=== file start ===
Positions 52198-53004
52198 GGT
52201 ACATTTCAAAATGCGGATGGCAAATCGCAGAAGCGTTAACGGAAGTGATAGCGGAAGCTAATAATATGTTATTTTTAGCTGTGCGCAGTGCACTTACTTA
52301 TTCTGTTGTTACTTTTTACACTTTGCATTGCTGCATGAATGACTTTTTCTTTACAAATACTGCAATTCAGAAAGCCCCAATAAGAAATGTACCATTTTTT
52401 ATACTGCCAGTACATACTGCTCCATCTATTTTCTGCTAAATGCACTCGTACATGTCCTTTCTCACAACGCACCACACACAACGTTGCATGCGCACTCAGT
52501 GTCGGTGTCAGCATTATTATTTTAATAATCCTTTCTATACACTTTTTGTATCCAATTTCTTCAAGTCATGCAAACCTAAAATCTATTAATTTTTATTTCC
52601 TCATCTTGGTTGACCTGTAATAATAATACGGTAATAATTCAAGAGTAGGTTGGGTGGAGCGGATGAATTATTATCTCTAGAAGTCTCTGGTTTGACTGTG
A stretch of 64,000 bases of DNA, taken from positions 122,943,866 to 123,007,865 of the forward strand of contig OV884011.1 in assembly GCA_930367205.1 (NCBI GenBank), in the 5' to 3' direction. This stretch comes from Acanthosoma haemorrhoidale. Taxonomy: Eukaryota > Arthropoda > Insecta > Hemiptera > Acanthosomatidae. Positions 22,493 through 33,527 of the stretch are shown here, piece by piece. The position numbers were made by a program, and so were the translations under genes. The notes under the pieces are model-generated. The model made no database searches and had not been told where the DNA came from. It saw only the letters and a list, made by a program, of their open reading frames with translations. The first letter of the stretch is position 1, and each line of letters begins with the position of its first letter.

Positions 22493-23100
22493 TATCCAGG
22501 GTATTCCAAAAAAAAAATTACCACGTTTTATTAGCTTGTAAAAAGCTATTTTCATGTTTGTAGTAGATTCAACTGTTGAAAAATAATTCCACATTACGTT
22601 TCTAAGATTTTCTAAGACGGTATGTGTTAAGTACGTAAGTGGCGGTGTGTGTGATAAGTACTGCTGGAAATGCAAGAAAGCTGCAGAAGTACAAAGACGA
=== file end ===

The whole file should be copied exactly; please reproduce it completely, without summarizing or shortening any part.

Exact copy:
Positions 52198-53004
52198 GGT
52201 ACATTTCAAAATGCGGATGGCAAATCGCAGAAGCGTTAACGGAAGTGATAGCGGAAGCTAATAATATGTTATTTTTAGCTGTGCGCAGTGCACTTACTTA
52301 TTCTGTTGTTACTTTTTACACTTTGCATTGCTGCATGAATGACTTTTTCTTTACAAATACTGCAATTCAGAAAGCCCCAATAAGAAATGTACCATTTTTT
52401 ATACTGCCAGTACATACTGCTCCATCTATTTTCTGCTAAATGCACTCGTACATGTCCTTTCTCACAACGCACCACACACAACGTTGCATGCGCACTCAGT
52501 GTCGGTGTCAGCATTATTATTTTAATAATCCTTTCTATACACTTTTTGTATCCAATTTCTTCAAGTCATGCAAACCTAAAATCTATTAATTTTTATTTCC
52601 TCATCTTGGTTGACCTGTAATAATAATACGGTAATAATTCAAGAGTAGGTTGGGTGGAGCGGATGAATTATTATCTCTAGAAGTCTCTGGTTTGACTGTG
A stretch of 64,000 bases of DNA, taken from positions 122,943,866 to 123,007,865 of the forward strand of contig OV884011.1 in assembly GCA_930367205.1 (NCBI GenBank), in the 5' to 3' direction. This stretch comes from Acanthosoma haemorrhoidale. Taxonomy: Eukaryota > Arthropoda > Insecta > Hemiptera > Acanthosomatidae. Positions 22,493 through 33,527 of the stretch are shown here, piece by piece. The position numbers were made by a program, and so were the translations under genes. The notes under the pieces are model-generated. The model made no database searches and had not been told where the DNA came from. It saw only the letters and a list, made by a program, of their open reading frames with translations. The first letter of the stretch is position 1, and each line of letters begins with the position of its first letter.

Positions 22493-23100
22493 TATCCAGG
22501 GTATTCCAAAAAAAAAATTACCACGTTTTATTAGCTTGTAAAAAGCTATTTTCATGTTTGTAGTAGATTCAACTGTTGAAAAATAATTCCACATTACGTT
22601 TCTAAGATTTTCTAAGACGGTATGTGTTAAGTACGTAAGTGGCGGTGTGTGTGATAAGTACTGCTGGAAATGCAAGAAAGCTGCAGAAGTACAAAGACGA